I make the executive decision to venture onto the compound, I can see the front door directly ahead up the stone pathway...which is curiously decorated with old toilet tanks made into flower boxes. Intriging? Crazy brickwork and narrow alleyways make up the rest of the compound. Some old iron furniture haphazardly painted white occupies the front veranda.
I knock at the heavy wooden door and some yappy dogs come alive from behind it. Nothing. Pulling out my cell phone, I
Gloria and a cousin cooking up a storm...
decide to try to telephone number I was given to see if I at least have the right house. I hear a phone ring deep in the house and the dogs go ballistic again. It's the right house. I decide to wait.
Turns out, the veranda is a lovely cool spot to sit and wait. With my fifth bottle of water drained, I'm rocking back and forth on the surprisingly comfortable iron chair, thumbing through a book, enjoying the deep shade of the lime trees. The traffic is franticly trying to get home for the midday meal and siesta.
Where is my host family?
I look up and see a woman peeking at me from the side of the house. She greets me and takes a seat. I greet back. She starts to babble on in Spanish, and I have to stop her mid sentence to ask if she knows English. She says no. In my best 'Spanglish'
I ask if she is Gloria, she says no. I ask her if she knows where Gloria is. She says no. I ask if she lives here. She says no. She is Betty. I am Andrea. I ask her
The Indi 500
Driving in big sky country
if she knows why I'm here. She tells me she doesn't understand my question. I ask her if she knows where my room is. She says she doesn't understand my question. We stare at each other politely. The sudden silence in this heat wave would normally grate on my nerves, but Betty is rocking with me and its okay. Then another face appears. We go through the same strange conversation. This is Ely. She is about 14, and is more interested in her cell phone than me. She takes a seat with us too. We all rock. I pass out gum.
Finally, a matronly woman with a bad lipstick appliqué and grocery bags shuffles in and there are kisses and conversation and apologies. She is Gloria and she is late. She's sorry, so sorry. She bustles me away for the grand tour of her casa, which consists of a modest kitchen, a small sitting parlour painted in a multitude of wildly bright colours and dusty bookshelves, we wander down the dark cool halls to the back, scruffy dogs dance at our feet, into a heavily treed courtyard with my own little casita tucked way away amongst the others. A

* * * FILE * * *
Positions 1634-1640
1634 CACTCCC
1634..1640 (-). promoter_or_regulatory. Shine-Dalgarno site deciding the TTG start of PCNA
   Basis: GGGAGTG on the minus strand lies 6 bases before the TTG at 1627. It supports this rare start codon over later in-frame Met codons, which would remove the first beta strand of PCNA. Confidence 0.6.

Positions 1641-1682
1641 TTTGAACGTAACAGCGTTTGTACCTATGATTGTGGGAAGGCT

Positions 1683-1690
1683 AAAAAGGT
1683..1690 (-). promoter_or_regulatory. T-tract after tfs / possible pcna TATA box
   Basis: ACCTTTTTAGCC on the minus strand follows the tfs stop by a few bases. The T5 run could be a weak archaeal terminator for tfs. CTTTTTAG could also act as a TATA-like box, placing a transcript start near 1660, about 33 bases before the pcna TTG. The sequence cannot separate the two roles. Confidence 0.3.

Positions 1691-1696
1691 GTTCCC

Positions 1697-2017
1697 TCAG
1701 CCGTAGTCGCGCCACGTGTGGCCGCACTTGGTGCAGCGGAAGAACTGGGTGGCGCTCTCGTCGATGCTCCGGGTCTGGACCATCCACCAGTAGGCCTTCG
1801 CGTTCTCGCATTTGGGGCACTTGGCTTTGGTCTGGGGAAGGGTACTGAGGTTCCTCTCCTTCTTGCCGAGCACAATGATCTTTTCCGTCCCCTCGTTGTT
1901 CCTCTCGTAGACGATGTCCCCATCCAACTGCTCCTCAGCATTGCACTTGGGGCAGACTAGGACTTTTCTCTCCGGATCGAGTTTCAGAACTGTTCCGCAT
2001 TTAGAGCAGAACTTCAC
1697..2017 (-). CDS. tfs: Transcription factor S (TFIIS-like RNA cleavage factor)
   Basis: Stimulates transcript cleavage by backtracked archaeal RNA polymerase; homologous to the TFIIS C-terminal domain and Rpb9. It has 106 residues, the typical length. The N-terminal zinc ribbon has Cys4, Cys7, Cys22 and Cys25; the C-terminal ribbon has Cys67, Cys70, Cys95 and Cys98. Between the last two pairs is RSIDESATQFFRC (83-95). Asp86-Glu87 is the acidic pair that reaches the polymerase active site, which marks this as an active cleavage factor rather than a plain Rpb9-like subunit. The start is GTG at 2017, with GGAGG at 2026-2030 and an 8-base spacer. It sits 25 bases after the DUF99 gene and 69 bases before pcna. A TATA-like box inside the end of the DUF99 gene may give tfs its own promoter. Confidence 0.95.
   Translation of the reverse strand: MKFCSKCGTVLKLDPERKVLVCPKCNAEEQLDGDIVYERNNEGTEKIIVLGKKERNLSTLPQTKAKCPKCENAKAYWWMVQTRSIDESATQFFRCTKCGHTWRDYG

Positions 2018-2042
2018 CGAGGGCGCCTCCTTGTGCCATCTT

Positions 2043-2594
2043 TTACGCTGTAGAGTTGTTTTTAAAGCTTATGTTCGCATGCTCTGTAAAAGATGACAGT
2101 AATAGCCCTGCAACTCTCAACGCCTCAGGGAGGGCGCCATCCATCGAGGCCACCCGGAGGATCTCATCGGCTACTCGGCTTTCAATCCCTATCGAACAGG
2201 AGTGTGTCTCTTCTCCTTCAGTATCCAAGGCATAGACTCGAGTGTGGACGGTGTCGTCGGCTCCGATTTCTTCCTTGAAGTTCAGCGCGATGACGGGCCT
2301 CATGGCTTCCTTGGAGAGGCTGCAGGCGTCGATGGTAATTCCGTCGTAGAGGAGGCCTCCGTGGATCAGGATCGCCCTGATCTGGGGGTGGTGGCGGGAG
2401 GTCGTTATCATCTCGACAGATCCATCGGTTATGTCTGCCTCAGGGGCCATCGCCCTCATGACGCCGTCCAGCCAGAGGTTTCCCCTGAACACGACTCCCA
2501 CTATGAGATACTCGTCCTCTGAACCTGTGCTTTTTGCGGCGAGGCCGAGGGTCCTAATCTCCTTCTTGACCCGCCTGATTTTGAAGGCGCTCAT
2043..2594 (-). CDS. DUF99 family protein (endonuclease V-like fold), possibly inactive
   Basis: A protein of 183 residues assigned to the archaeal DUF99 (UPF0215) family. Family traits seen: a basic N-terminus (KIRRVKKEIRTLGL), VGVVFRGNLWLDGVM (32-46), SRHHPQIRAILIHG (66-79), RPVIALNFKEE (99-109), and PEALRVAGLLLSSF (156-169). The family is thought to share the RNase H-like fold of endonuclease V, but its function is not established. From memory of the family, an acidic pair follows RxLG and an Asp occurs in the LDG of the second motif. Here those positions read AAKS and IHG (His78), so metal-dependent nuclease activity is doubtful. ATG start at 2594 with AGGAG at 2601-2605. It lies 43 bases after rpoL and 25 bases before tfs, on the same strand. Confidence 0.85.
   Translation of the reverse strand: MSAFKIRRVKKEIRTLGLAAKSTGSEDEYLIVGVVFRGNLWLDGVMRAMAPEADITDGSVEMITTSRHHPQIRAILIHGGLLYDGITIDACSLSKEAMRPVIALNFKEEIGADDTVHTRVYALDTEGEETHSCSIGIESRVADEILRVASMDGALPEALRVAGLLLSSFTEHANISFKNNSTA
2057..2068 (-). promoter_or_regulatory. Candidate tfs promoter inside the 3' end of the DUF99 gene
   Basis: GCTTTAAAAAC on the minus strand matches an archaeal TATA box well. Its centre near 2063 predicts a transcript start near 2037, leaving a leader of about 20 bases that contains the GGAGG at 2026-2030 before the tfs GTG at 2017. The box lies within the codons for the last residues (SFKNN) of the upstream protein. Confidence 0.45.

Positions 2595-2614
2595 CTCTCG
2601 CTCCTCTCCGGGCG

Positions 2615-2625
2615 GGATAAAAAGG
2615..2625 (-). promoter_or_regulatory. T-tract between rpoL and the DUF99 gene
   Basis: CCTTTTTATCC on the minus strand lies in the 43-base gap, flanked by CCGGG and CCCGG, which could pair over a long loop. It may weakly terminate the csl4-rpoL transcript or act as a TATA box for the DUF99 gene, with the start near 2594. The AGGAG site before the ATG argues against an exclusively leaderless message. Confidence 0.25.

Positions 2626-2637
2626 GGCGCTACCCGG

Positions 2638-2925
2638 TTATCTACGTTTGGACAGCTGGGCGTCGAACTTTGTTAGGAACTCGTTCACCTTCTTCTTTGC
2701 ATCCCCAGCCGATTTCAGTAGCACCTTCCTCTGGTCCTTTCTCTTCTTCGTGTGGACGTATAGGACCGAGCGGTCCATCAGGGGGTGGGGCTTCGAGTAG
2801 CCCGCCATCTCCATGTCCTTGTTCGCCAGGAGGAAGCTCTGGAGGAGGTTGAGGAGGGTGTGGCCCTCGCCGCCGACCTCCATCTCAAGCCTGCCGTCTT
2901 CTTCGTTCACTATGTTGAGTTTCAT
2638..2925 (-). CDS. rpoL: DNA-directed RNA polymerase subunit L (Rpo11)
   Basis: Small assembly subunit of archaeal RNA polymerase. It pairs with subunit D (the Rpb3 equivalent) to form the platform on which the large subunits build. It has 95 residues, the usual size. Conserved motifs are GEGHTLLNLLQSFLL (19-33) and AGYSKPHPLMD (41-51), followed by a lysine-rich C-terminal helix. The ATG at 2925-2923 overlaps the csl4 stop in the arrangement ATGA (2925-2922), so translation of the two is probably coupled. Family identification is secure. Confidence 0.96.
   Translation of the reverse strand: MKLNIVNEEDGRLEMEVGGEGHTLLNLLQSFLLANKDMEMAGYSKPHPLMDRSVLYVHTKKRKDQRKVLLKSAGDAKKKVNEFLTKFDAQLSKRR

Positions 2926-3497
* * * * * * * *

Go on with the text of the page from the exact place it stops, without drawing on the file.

Kayaking the calm waters near Balandra Playa...
turn of the key in the metal screen reveals a small sparsely furnished room with day bed, desk, and a little bathroom off to the side complete with shower stall. I'm pleasantly relieved. For about $70 a week with meals included, it's private and perfect. She tells me 'Mi Casa es Su Casa'. I know that phrase well. My home is your home.
I'm already relishing this experience.
Each morning, I find Gloria in her kitchen working frantically. She tells me bits of her life story in simple Spanish while she serves up fresh squeezed juice and coffee, tropical fruits, and my choice of refried beans and rice, or a heavy pastry from the local bakery. She waves absentmindedly at the flies as she explains there is no refrigeration and therefore do I mind to take my coffee solo (black). Several new faces pop in and out of the kitchen every few minutes and I am hastily introduced to each one of them. I'm confused, but do not question the frenzied mob with fear of slowing them down. It turns out Gloria runs a boarding house to earn extra income. She also serves breakfast for a fee. Various
Break time at Se Habla
Juli served up some lovely snacks for us...yum!
strangers rush in and out, mornings here in Mexico are not leisurely.
I find my own way to school each morning through the hectic traffic and endless four altos to attend classes between 8 am and 11 am and then again from 11:30 to 1pm. The school is an old mansion painted salmon pink with blue trim. Juli Goff, the owner greets her charges like Mr. Rourke, making me feel immediately at ease. The school is a maze of rooms, up and down, with nice little breezy sitting areas throughout. I fashion myself near the courtyard pool, to take in the surrounding gardens, while an echo of foreign chatter comes from deep within the house.